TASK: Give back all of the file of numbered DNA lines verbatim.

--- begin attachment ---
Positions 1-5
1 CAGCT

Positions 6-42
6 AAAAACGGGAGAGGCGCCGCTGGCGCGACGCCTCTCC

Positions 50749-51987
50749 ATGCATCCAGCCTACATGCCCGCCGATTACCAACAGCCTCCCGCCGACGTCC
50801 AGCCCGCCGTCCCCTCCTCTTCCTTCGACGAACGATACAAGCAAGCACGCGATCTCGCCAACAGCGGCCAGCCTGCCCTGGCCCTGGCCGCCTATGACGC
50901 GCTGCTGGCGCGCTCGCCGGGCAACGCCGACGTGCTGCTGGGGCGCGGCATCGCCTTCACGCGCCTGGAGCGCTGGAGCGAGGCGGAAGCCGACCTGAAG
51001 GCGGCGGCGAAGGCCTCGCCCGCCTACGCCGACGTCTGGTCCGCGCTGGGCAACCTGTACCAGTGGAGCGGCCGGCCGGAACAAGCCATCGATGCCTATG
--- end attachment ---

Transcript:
Positions 1-5
1 CAGCT

Positions 6-42
6 AAAAACGGGAGAGGCGCCGCTGGCGCGACGCCTCTCC

Positions 50749-51987
50749 ATGCATCCAGCCTACATGCCCGCCGATTACCAACAGCCTCCCGCCGACGTCC
50801 AGCCCGCCGTCCCCTCCTCTTCCTTCGACGAACGATACAAGCAAGCACGCGATCTCGCCAACAGCGGCCAGCCTGCCCTGGCCCTGGCCGCCTATGACGC
50901 GCTGCTGGCGCGCTCGCCGGGCAACGCCGACGTGCTGCTGGGGCGCGGCATCGCCTTCACGCGCCTGGAGCGCTGGAGCGAGGCGGAAGCCGACCTGAAG
51001 GCGGCGGCGAAGGCCTCGCCCGCCTACGCCGACGTCTGGTCCGCGCTGGGCAACCTGTACCAGTGGAGCGGCCGGCCGGAACAAGCCATCGATGCCTATG